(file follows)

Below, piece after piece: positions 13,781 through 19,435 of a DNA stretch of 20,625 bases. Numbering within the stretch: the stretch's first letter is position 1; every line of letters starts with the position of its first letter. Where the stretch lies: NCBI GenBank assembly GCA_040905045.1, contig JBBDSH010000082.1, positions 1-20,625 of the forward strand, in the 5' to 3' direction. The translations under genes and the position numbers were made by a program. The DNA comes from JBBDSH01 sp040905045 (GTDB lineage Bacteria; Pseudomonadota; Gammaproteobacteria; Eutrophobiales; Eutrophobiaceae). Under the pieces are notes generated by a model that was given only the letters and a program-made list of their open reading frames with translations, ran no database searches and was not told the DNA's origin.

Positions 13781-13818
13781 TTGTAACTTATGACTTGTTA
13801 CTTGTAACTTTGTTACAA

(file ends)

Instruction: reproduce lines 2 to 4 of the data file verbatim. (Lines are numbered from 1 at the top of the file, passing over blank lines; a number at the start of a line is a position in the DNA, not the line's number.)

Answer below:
Positions 13781-13818
13781 TTGTAACTTATGACTTGTTA
13801 CTTGTAACTTTGTTACAA